Supporting the Appropriation of ICT: End-User Development in Civil Societies
Institut für Wirtschaftsinformatik der Universität Siegen < email@example.com >
School of Information Sciences and Technology, Center for Human-Computer Interaction, The Pennsylvania State University < firstname.lastname@example.org >
Institute for Information Systems, University of Siegen, Germany < email@example.com >
Information Systems and New Media, University of Siegen, Germany < firstname.lastname@example.org >
The more open-ended and less organized contexts of home and social organizations present considerable challenges for the design and application of information and communication technology (ICT). An approach that actively supports user communities in their appropriation activities can help alleviate the lack of professional support in home and volunteering settings of use.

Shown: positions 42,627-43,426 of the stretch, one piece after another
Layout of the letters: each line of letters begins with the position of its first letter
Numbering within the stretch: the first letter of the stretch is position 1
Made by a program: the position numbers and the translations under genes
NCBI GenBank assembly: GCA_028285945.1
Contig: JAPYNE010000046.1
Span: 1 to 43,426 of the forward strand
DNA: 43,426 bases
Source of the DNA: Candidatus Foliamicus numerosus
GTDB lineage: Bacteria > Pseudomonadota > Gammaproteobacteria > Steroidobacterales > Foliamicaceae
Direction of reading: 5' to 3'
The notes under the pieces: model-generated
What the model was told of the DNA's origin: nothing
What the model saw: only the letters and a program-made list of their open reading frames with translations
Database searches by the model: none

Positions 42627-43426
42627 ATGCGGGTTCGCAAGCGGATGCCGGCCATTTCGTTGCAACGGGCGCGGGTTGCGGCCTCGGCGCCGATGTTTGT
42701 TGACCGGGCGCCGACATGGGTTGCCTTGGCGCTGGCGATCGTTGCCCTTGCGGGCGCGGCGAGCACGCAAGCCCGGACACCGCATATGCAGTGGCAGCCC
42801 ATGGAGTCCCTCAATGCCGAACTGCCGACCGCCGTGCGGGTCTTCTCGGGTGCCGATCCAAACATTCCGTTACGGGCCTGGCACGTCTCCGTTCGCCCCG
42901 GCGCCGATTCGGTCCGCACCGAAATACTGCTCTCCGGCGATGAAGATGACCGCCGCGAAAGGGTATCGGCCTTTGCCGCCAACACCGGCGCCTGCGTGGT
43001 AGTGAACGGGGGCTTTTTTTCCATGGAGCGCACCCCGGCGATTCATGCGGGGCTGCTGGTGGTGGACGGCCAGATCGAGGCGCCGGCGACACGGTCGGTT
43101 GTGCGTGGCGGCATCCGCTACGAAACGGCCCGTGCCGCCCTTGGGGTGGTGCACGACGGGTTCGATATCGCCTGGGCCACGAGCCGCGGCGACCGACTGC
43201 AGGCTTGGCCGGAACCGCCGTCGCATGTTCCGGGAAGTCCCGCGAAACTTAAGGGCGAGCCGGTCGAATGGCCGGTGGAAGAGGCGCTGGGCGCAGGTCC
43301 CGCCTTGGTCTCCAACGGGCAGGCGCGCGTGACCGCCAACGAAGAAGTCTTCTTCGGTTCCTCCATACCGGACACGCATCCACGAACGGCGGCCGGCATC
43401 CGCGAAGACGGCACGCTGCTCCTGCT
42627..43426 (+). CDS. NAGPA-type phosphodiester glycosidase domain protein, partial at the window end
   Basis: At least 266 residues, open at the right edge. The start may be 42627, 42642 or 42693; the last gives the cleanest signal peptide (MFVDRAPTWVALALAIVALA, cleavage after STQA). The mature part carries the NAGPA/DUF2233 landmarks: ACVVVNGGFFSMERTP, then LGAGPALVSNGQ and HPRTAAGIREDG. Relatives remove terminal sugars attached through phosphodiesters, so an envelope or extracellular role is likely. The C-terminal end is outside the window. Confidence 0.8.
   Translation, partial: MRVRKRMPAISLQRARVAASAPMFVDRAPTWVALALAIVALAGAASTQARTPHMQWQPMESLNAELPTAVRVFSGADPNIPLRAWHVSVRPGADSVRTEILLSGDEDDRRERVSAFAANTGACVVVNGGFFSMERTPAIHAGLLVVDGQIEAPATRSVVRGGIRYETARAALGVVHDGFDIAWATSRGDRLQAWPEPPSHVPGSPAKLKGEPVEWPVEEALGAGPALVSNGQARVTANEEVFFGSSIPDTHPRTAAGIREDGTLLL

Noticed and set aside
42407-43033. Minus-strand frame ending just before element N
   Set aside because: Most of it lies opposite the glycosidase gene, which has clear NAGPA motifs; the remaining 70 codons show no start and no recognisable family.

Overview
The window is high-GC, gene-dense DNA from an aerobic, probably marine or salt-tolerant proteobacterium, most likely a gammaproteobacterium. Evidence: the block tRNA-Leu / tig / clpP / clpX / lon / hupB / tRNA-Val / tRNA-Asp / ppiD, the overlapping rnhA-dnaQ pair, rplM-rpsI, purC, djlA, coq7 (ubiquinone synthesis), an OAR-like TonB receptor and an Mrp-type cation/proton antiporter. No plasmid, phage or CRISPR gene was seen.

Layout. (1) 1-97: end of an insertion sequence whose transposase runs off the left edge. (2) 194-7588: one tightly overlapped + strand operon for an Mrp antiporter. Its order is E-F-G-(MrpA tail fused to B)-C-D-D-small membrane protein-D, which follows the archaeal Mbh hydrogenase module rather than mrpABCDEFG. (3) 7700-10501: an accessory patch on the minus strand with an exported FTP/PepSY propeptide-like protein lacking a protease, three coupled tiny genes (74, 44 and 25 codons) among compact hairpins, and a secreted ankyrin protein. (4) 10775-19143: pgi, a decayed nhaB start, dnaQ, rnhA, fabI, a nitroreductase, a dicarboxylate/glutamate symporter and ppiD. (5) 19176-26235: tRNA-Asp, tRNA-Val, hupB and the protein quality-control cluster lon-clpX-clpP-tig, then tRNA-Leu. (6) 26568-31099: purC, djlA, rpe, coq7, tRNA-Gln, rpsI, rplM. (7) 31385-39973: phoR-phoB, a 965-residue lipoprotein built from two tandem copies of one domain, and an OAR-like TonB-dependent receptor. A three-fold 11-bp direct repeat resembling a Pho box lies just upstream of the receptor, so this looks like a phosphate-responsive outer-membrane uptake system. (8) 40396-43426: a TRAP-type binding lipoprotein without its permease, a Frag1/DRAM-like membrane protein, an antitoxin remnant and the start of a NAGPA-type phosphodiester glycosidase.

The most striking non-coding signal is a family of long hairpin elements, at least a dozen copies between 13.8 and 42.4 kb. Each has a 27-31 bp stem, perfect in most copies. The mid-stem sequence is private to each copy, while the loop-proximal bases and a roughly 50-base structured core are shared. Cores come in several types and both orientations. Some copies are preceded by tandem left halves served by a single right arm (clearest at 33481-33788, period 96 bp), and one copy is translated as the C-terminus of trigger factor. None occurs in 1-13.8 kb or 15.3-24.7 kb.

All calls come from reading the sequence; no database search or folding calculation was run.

Information and Communication Technology (ICT) has become an important factor in our personal lives as well as in our social organizationsat work, at home, in our hospitals, in political institutions and in the public media. While in work settings the dynamics of shared business goals, shared task systems, and professional delegation structures result in a relatively predictable and organized design context, the more open-ended and less organized contexts of home or society present considerable challenges for applications of ICT. The goals and interests of the diverse actors in these more general contexts are quite unstable and unpredictable; home and society provide only weak structures of specialization and delegation regarding the use of ICTs. One approach to these challenges is to cede design power to the participating users, so that they can develop solutions that match problems and intentions for action.